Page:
- Bringing Project Based Learning to our Classroom - August 12, 2018
- Keep the Engagement Alive: Start the Year with Purpose - August 5, 2018
- It's Our Fault: A Teacher's Confession - March 18, 2018
- Keeping Your Teaching Real: A Teacher's Role - March 11, 2018
- Sketch Notes in the Elementary Classroom - February 15, 2017
- Teach From the Heart - February 9, 2017
- Who is the Teacher: School or Family? - January 11, 2017
- Dear President Elect Trump, From Your Teachers - November 17, 2016
- Let them Be Children - October 21, 2016
- Print Resources: Great Tools for Kids - October 17, 2016
[fusion_builder_container hundred_percent="yes" overflow="visible"][fusion_builder_row][fusion_builder_column type="1_1" background_position="left top" background_color="" border_size="" border_color="" border_style="solid" spacing="yes" background_image="" background_repeat="no-repeat" padding="" margin_top="0px" margin_bottom="0px" class="" id="" animation_type="" animation_speed="0.3" animation_direction="left" hide_on_mobile="no" center_content="no" min_height="none"]Jumping into the Deep End: Creating Excitement in Learning Click To Tweet It seems the focus is now on a checklist of accomplishments and no longer on the process. It seems the focus is now on results and not the journey. It seems the focus is now on numbers and not children. It is important to help students see the process of learning which involves play, exploration, discussion and interactions. According to Morihei Ueshiba, "Failure is the key to success; each mistake teaches us something."
Think about the last time you learned something new. Something you were excited about. What made it exciting? Did you read about it from a text and then do some worksheets over the content? Was there a test? Did you talk to someone about what you learned? What made it fun? Teachers need to bring this excitement to the classroom daily. It is our responsibility to our students. We know what is best. With creativity we can incorporate standards into projects that excite students to learn.
There are so many ways to help your students find excitement in the classroom. Don't blame the testing and the administration. Don't blame the standards and common core. Don't just throw in the towel. Do what you do best! Teach. Model. Discuss. Let your passion show. Bring art and music and movement to your room so all learners connect and grow. Jump into the deep end!
In my classroom we do this all the time. My favorite way to jump into the deep end and push students is through questioning. I recently saw a classroom idea where they had a question corner. Students simply wrote questions they had (about anything) on sticky notes and left them there. This gives the teacher information about plugging into students interests. You can match reading books, content, projects and more to their questions. It also provides an opportunity for students to do some research when they are finished with class work. They can research to find an answer for their own question or someone else. Turn this into speaking, listening and writing content. The possibilities are endless and the excitement will be contagious.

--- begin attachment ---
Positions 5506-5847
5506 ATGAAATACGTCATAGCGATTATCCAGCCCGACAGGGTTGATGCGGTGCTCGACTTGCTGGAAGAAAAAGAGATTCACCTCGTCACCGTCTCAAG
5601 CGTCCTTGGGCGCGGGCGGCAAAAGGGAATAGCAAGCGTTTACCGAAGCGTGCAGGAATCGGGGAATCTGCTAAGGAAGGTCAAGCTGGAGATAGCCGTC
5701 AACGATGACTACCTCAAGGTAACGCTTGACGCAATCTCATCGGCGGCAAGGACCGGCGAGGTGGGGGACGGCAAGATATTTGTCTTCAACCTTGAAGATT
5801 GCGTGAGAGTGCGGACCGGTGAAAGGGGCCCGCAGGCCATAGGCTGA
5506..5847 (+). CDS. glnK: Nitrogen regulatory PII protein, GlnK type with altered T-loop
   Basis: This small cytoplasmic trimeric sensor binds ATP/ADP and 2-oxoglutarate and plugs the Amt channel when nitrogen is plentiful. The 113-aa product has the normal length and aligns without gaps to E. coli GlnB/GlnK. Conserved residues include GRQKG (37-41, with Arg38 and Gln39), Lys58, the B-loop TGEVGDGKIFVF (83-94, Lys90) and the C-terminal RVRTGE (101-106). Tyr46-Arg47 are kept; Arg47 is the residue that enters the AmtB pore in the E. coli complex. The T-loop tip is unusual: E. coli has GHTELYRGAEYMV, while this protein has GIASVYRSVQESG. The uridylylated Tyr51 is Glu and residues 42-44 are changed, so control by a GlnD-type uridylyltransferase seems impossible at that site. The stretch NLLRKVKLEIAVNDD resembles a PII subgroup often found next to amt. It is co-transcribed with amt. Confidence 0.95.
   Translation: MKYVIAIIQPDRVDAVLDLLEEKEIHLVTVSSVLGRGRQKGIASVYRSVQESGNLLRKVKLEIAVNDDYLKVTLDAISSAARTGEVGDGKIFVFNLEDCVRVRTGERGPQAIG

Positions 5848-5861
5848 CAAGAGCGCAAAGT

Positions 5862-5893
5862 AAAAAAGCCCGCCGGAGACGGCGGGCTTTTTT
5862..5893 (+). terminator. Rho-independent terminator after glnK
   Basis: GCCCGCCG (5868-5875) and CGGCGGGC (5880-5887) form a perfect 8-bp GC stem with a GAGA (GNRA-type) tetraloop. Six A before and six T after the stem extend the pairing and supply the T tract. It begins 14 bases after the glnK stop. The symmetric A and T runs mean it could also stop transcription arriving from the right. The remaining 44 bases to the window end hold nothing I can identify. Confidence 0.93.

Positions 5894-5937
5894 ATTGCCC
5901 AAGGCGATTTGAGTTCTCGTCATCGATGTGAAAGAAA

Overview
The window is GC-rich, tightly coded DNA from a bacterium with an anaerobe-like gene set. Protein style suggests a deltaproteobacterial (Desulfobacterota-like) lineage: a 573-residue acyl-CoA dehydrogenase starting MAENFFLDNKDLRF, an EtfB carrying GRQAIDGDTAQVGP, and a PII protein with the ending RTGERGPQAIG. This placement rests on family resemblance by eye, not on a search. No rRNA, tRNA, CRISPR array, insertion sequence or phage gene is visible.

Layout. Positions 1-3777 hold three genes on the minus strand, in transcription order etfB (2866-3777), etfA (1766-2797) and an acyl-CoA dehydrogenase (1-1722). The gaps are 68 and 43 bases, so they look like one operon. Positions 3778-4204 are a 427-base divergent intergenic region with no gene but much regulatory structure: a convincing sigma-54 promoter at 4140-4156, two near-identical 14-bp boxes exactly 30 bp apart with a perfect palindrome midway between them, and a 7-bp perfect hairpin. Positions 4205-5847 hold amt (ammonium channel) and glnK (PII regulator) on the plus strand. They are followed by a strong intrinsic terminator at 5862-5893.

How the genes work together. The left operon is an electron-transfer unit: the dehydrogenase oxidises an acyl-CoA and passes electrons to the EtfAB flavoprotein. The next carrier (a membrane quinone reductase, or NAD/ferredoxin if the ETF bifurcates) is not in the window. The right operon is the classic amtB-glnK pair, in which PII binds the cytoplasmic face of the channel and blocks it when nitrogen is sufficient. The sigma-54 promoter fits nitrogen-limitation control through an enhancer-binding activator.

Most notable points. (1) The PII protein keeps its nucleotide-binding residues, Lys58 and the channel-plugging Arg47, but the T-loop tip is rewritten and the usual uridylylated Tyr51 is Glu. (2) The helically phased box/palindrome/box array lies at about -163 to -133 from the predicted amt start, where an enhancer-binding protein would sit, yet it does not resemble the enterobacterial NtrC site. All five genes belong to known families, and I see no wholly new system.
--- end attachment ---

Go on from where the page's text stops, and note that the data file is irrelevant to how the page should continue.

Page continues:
Another jump we take is into art. I am a horrible artist, but my students always love to draw. This quarter we learned about animal systems. The students were also learning idea as a writing trait. We made connections and asked questions for reading comprehension. These skills all relate and can be learned though science content, experiments, text and art.
Read works is a wonderful resource to find text for use in the classroom. I found some articles and students used them to learn about animal senses and adaptations. We watched video clips. In these lessons we covered reading, writing and science standards. Incorporating these three ideas allowed students to synthesize their learning and think at a much deeper level while making connections naturally.
Towards the end of the unit students created their own animal. The animals had to have adaptations to show how they could survive in their environment. The drawings were then written about in a narrative story format. They told of an encounter their animal had with a predator. My kids loved using their creativity and did further research to bring facts to their story. I used their writing to give feedback and ask questions about the adaptations. Using art to express themselves brought excitement to our learning.
The final step, for assessment, was to create insects. Students drew a sketch in their science journal and labeled the insects parts. We did a cool coffee filter activity with washable markers and spray water. Students thought of the habitat their insect lived in and used those colors to represent the background abstractly on the coffee filter. Spraying water on the filter blended the colors together. Finally, students wrote an informative paragraph to explain how their insect survived in that habitat. The motivation to write was high in my classroom of 14 boys and 7 girls. This is not an easy challenge to fulfill.
All learning is a process. As we went through our science unit this nine weeks students corrected misinformation about animals and learned about adaptations and animal systems. Allowing them to research and represent animals through art increased their motivation. We know how students learn. We know how to make classrooms fun. I know there are many demands and restrictions today on teachers, but give yourself the freedom of jumping into learning. The failure you see along the way will be a path of mistakes that leads you to success. Click To Tweet[/fusion_builder_column][/fusion_builder_row][/fusion_builder_container]